(TNS) - Gov. Greg Abbott requested more than $370 million from the U.S. Department of Housing and Urban Development’s disaster recovery program, in a letter sent to HUD Secretary Ben Carson last week.
Hidalgo County Precinct 1 Commissioner David Fuentes told local leaders about the letter during a meeting Monday, adding he is “very thankful” to Abbott for requesting the funds.
HUD, through its Community Development Block Grant disaster recovery assistance program, offers grant money to “help cities, counties, parishes, and states recover from presidentially declared disasters, especially in low- and moderate-income areas,” according to information provided on the agency’s website. The president signed a disaster declaration for Hidalgo, Cameron and Jim Wells counties after flooding damaged thousands of homes and public infrastructure, such as roads and ditches, in June.
The median household income in the three-county region is about $35,000, according to the letter.
“This is a community of limited resources that would greatly benefit” from funding to “jumpstart a strong recovery,” Abbott wrote in the letter requesting $370,846,489.
The Federal Emergency Management Agency approved about $30.2 million in grant money to 5,084 applicants in the three counties. The agency, though, denied allocating funding to local and county governments.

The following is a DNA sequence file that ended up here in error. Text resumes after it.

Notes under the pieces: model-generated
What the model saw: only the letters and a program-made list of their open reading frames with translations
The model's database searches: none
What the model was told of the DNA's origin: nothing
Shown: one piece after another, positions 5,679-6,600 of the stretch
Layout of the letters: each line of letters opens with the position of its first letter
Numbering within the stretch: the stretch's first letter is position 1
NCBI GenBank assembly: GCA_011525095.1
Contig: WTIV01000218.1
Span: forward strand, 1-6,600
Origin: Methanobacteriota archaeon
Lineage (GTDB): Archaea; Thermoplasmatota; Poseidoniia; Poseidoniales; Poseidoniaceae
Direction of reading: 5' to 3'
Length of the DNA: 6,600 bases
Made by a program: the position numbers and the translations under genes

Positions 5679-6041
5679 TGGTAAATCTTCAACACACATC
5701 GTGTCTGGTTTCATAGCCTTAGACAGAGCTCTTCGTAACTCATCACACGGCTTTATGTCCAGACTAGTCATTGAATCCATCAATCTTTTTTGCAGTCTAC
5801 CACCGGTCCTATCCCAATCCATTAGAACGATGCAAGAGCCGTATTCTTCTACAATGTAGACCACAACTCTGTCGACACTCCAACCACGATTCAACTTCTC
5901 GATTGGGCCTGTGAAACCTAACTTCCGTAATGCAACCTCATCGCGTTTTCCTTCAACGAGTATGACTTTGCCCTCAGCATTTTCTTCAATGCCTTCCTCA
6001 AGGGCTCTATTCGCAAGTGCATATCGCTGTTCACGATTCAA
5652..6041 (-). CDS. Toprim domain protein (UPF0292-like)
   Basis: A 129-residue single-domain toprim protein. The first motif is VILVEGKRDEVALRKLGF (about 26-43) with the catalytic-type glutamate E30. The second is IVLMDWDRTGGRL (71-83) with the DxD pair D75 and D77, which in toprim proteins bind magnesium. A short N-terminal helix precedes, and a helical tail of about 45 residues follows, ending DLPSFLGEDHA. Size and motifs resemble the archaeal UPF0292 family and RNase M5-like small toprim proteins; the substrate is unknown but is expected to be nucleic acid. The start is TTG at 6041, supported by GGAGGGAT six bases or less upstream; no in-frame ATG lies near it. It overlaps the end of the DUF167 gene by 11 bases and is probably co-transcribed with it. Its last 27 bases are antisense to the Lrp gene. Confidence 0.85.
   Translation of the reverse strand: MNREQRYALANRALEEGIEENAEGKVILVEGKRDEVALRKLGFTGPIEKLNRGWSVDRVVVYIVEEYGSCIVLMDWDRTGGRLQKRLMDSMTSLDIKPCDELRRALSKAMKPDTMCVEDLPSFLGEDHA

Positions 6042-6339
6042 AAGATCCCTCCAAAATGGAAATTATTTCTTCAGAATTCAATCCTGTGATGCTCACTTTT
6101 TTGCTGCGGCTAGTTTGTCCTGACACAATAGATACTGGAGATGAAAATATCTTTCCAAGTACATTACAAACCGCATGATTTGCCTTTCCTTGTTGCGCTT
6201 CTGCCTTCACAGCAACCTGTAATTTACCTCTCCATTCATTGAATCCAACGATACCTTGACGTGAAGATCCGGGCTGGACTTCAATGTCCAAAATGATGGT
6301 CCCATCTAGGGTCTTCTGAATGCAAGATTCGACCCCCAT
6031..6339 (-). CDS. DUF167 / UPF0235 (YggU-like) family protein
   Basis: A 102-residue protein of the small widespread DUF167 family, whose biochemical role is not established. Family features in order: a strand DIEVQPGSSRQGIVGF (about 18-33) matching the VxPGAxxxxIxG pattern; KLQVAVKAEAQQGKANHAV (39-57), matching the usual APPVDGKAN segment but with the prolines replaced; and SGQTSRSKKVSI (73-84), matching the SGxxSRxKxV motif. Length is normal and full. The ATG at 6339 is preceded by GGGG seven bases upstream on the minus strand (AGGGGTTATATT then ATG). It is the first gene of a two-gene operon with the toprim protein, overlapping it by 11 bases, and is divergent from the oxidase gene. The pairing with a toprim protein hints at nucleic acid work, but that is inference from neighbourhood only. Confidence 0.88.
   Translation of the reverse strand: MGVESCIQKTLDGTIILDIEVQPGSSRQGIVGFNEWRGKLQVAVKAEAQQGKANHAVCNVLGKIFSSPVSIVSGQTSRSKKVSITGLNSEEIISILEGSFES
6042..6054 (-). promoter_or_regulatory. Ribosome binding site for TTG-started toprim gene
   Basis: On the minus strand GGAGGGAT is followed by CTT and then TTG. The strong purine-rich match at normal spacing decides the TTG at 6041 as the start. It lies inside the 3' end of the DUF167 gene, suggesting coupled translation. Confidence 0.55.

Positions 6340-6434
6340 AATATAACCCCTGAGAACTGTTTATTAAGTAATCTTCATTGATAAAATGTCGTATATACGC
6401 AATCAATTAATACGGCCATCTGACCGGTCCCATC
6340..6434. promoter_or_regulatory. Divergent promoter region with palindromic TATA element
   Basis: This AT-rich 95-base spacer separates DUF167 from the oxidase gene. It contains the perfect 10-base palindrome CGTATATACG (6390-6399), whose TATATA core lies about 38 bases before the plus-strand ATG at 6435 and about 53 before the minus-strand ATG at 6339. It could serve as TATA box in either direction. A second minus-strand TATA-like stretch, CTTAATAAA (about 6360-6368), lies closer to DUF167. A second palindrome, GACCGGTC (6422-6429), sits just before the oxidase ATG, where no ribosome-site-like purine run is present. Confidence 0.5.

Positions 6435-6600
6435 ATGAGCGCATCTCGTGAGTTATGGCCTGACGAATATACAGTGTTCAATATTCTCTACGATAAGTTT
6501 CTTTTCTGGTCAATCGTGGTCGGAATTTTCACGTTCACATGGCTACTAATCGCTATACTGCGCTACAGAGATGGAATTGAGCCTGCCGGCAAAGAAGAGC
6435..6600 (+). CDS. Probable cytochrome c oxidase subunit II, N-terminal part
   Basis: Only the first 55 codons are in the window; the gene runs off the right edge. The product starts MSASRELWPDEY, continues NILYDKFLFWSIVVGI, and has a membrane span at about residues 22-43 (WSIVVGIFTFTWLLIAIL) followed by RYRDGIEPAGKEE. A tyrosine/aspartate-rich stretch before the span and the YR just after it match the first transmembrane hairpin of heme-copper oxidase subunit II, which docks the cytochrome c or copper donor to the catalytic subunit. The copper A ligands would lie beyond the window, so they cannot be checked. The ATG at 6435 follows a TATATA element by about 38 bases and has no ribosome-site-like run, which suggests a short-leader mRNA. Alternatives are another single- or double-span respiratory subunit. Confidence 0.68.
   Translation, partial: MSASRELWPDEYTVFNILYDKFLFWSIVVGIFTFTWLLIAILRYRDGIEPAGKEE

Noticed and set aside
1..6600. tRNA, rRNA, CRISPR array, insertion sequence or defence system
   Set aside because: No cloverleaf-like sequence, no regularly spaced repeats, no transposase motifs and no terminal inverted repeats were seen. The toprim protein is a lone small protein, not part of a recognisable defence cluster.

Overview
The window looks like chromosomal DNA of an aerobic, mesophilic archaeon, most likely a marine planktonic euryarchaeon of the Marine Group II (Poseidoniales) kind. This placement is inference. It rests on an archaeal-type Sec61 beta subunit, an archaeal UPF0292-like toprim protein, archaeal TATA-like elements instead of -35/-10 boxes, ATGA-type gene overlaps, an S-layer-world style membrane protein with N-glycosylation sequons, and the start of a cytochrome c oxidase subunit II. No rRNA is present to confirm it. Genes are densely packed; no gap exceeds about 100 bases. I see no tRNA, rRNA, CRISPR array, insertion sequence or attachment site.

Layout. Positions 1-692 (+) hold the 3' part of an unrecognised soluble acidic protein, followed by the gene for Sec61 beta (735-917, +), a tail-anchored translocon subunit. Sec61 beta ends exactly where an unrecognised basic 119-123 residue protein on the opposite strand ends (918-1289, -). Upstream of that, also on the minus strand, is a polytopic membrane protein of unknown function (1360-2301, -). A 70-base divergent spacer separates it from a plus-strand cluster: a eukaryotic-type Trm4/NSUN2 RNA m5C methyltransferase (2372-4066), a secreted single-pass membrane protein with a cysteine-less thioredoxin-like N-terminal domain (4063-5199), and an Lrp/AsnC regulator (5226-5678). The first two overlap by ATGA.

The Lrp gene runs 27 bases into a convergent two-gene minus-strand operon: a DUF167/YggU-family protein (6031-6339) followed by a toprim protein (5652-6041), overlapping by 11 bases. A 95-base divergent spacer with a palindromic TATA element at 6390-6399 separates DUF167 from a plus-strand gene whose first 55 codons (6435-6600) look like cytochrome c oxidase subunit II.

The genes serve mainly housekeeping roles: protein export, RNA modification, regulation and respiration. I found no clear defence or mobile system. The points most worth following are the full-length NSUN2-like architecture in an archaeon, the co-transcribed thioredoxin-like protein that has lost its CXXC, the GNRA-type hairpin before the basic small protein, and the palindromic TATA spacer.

This month, Congress appropriated $1.68 billion for HUD’s disaster program. Last year, HUD awarded about $4.7 billion to Texas, one of nine states receiving funding, according to a news release.
In the letter, Abbott acknowledged disasters affecting other states, but urged Carson to “not overlook the significant storm and flooding event experienced by South Texas.”
Texas Land Commissioner George P. Bush also requested the disbursement of grant money to aid recovery and residents affected by flooding.
“We wanted to make sure we put the Rio Grande Valley on that list of priorities,” said Brittany Eck, a spokesperson for the Texas Land Commissioner’s office.
The HUD grants may be used for infrastructure improvements to prevent homes from flooding, according to Eck.
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